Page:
A Single Shot appears in an aspect ratio of approximately 2.35:1 on this Blu-ray Disc. Nothing here excelled, but the transfer worked fine.
Sharpness was almost always strong, though interiors could be a little soft. These elements didn’t look significantly ill-defined, but they lacked great clarity. Still, most of the movie showed appropriate delineation. I noticed no jaggies or moiré effects, and edge enhancement never manifested itself. In addition, the film failed to display any print defects.
To match its tone and setting, Shot opted for desaturated hues, so flat blues dominated. Within those constraints, the colors seemed fine, as they showed appropriate range. Blacks were dark and full, but shadows were occasionally a bit heavy; they weren’t terribly opaque, but they could’ve been clearer. All this added up to a good but not great image.
The DTS-HD MA 5.1 soundtrack of Single Shot worked acceptably well. Various gunfire elements offered the most active use of the spectrum. These scenes didn’t emerge on a frequent basis, but when they appeared, they utilized the soundscape in a worthwhile manner, and music made active use of the different channels.
Audio quality pleased. Speech was concise and natural, without edginess or other issues. Music showed good range and vivacity, while effects worked nicely. Those elements came across as accurate and full, with solid low-end response and positive definition. This felt like a “B” soundtrack.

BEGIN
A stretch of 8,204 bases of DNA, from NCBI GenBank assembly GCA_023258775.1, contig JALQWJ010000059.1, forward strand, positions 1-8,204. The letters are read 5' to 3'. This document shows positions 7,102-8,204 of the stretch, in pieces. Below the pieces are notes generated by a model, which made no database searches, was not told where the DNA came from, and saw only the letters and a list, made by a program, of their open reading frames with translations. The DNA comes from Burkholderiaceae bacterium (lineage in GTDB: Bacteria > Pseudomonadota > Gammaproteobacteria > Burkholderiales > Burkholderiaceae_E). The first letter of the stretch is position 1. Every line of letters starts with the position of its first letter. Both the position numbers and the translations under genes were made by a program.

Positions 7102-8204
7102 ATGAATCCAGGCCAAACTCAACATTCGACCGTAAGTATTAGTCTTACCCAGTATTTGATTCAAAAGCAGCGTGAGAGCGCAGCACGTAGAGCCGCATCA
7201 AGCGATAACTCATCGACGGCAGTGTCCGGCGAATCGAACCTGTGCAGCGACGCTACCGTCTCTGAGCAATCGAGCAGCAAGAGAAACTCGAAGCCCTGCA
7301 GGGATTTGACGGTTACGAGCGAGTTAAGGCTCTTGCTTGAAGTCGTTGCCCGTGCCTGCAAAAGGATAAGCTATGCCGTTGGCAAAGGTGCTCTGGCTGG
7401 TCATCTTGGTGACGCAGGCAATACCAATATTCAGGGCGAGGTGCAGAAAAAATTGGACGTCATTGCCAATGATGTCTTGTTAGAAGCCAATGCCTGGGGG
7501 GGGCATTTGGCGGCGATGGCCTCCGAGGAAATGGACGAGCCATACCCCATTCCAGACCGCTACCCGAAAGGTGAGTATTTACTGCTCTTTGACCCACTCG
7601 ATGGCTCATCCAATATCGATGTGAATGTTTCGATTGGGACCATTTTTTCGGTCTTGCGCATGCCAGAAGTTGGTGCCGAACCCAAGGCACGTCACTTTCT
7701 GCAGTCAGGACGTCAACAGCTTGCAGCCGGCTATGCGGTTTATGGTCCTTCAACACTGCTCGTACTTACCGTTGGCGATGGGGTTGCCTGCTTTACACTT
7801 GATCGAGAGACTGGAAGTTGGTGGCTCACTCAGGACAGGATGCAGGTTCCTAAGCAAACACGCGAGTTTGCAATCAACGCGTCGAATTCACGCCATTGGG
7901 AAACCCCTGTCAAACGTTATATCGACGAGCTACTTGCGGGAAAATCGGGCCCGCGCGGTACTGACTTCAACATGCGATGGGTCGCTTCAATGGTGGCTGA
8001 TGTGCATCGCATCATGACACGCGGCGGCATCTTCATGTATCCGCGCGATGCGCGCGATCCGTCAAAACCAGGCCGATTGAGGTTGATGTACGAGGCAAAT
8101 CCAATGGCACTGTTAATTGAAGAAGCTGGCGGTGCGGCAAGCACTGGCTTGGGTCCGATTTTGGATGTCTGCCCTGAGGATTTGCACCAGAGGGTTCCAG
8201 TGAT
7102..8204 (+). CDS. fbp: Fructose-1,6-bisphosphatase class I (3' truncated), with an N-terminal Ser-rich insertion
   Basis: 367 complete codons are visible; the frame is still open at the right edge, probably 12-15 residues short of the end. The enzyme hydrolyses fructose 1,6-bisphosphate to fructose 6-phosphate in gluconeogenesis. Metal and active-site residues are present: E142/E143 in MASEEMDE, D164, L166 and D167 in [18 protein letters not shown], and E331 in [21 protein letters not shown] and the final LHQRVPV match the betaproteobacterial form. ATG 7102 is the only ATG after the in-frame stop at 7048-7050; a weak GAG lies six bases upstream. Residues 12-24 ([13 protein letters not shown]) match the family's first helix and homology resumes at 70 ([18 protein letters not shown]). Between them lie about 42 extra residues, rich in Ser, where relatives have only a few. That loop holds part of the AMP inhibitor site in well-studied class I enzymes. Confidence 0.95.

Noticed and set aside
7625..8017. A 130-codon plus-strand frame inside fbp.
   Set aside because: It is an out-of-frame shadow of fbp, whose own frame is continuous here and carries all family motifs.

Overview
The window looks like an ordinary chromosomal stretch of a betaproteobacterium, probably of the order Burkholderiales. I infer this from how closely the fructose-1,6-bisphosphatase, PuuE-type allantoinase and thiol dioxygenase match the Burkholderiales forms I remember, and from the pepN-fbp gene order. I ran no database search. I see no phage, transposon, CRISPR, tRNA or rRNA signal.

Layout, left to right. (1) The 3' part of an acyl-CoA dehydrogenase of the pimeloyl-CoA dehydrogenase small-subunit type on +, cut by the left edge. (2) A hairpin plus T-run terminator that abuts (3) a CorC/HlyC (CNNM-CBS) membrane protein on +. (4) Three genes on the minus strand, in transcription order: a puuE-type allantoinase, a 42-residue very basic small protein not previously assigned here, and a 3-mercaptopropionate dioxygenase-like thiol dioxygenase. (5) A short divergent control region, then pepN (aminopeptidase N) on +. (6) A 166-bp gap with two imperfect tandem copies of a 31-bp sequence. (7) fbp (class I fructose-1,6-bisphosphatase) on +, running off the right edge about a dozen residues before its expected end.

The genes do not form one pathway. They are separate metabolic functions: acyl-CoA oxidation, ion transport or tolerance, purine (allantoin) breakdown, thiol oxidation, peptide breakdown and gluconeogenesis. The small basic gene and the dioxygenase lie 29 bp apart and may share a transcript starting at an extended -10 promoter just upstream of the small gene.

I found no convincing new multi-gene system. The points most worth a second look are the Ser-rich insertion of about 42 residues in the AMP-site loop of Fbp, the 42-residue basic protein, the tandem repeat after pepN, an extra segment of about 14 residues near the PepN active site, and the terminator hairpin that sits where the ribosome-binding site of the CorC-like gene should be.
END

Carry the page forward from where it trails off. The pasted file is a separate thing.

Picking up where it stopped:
A handful of extras finish the set. A Making of featurette runs 26 minutes, 19 seconds and includes comments from writer Matthew F. Jones, producers Keith Kjarval, Aaron L. Gilbert and Chris Coen, director David M. Rosenthal, cinematographer Eduard Grau, and actors William H. Macy, Jeffrey Wright, Sam Rockwell, Joe Anderson, Kelly Reilly, Jason Isaacs and Ophelia Lovibond. We learn about story/character areas, the novel’s path to the screen, cast and performances, cinematography and the choice to shoot on film instead of digital, and Rosenthal’s impact on the production.
“Making of” delivers a pretty good overview of the film. It delves into a nice mix of subjects and does so with a minimum of the usual happy talk. While it doesn’t substitute for an audio commentary, the featurette covers the circumstances in a satisfying manner.
Under Interviews, we locate two clips: “Sam Rockwell” (23:25) and “William H. Macy” (6:41). Rockwell discusses what brought him to the film, his character and performance, working with Rosenthal and the other actors, themes, working on indie productions, and various challenges he encountered during the shoot. As for Macy, he covers similar topics for the most part.
With so much more time at his disposal, it comes as no surprise that Rockwell offers the more content of the two actors. Despite suffering from a cold, he proves to be chatty and engaging. Macy also keeps us interested as he discusses his side of the project.
Question of the day: does Melissa Leo appear in this film? Rockwell discusses working with her, and a few reviews I found online mention her. However, she’s not in the credits – or even listed as “uncredited” on IMDB. When I did an image search for her, the photos that alleged to show Leo actually depicted Amy Sloan.
So I’ll be darned if I know what happened to Leo. I’d guess that she ended up cut from the final version and the critics who mentioned her either saw an earlier rendition in which she appeared or goofed. All I know is that if she’s in the version of Shot On this Blu-ray, I can’t find her!
The disc opens with ads for Child of God, McCanick, and The Truth About Emanuel. We also find the trailer for Shot.
With a strong cast and a promising premise, I thought A Single Shot could’ve been a satisfying character drama. While it has some good moments, it drags too much and doesn’t manage to take us on a satisfying and involving journey. The Blu-ray offers generally positive picture and audio with a few informative bonus elements. I want to like Shot but don’t find much in it to recommend.